Morality or Christianity?

The Christian Party does not campaign for morality but for Christian principles and values being articulated in public life.

Secular conversion

Many secular campaigning groups, ever since homosexuality was legalised in Britain in the 1960s, complain that they do not want to be merely tolerated but to be positively affirmed. They consider toleration to be supercilious and condescending. They want to force conformity, to control our thinking and they want the rest of us to endorse their opinions. This secular conversion therapy is more draconian than Christian conversion. The latter persuades the will with the Word of God, while secularism uses the power of the state through education, media, employment law, fines or even imprisonment, without necessarily changing opinions but creating resentment.

Secularists also complain that Christians don’t have a monopoly on morality.  We never said that we did.  We have a different morality – Christian morality. 

Christian morality contrasted with secular morality

Secularists don’t accept the first four of the Ten Commandments and they have a variable attitude to the other ones, recently changing like shifting sands. Secularism has a different morality and it needs to be exposed for its short-comings.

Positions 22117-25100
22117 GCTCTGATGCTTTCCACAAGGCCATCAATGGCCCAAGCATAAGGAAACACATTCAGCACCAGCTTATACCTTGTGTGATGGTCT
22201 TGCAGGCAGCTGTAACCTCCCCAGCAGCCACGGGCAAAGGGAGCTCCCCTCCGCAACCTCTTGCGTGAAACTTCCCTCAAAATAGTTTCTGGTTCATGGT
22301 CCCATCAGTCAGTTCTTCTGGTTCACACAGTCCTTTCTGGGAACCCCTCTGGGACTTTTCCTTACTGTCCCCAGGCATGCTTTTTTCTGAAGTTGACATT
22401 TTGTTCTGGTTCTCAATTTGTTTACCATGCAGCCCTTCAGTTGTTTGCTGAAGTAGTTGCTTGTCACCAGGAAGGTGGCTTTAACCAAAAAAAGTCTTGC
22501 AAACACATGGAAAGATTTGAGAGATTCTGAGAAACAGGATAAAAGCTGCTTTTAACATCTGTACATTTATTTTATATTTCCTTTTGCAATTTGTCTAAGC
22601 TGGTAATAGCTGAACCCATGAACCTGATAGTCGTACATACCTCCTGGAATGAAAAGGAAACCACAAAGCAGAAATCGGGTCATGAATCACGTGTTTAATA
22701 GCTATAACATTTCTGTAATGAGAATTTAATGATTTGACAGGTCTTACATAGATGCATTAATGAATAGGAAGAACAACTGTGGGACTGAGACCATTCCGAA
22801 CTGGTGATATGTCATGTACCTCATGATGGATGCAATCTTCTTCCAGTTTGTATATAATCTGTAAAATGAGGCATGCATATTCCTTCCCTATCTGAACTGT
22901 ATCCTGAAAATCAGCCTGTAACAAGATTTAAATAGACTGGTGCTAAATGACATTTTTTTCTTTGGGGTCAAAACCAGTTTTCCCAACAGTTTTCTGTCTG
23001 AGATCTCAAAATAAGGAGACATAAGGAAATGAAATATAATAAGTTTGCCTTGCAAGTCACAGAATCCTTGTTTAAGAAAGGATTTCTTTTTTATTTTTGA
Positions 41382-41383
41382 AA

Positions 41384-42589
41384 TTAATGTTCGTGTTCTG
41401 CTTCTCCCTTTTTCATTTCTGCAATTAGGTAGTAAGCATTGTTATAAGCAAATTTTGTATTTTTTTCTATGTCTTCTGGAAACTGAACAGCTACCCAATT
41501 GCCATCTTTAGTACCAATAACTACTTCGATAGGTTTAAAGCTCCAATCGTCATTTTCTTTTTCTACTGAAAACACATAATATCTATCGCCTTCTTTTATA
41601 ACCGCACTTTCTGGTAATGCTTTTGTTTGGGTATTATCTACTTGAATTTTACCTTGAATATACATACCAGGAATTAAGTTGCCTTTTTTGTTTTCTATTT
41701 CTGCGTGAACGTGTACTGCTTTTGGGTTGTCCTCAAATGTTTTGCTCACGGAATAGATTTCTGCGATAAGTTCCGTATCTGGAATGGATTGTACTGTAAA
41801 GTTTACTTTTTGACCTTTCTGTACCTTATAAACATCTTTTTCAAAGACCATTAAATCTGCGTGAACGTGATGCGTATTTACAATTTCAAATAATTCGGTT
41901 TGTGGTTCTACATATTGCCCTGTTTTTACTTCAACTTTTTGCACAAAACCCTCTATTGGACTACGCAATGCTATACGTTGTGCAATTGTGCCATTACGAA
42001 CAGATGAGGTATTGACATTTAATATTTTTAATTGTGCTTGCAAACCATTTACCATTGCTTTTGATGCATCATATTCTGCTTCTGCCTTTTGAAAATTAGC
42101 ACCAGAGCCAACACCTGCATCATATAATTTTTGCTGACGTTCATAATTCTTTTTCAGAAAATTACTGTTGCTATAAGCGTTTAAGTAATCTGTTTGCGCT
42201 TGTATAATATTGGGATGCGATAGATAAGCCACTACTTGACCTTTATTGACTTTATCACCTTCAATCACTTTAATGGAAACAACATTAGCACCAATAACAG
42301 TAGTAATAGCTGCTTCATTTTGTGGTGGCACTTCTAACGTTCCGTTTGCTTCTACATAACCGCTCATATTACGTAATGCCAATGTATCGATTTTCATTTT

This is why we need Christian politicians who know how to apply Christianity in public life, who know how to expose secular morality in its different forms.

Moral campaigns

Moral campaigns have had only limited and temporary success. In the 1960s Britain openly manifested that it was abandoning God and Christian principles by the legalisation of homosexuality and abortion. Television became more influential in public life and began to change the nation’s morals by desensitizing people to sex and violence in the interests of ‘the Arts’ portraying ‘life as it actually is’, whereas it was developing and promoting its own secular morality. Mary Whitehouse began a Clean-Up TV Campaign which developed into a national campaign (NVALA) against the permissive society.

UK Prime Minister Margaret Thatcher’s “Section 28” was a moral crusade to prohibited the “promotion of homosexuality” by local authorities. It lasted so long as she and the Conservative Party supported this Christian morality, from 1988 till 2003.

It was curtailed in Scotland in 2000 by the newly formed Scottish executive, against which Scottish businessman Brian Souter organised a national but private petition that failed to prevent this wind of change in national politics, ever since homosexuality was legalised in the 1960s.

Moral campaigning failed. We need to change hearts and minds.

In America in the 1980s there was the Moral Majority.

These campaigns failed to stop the rot.

We are a Christian political party aiming to bring Christian principles to bear upon public life, not simply ‘morality’. People need to know much more than ‘morality’ and it begins by contrasting the failures of secular morality with the successes of Christian morality.

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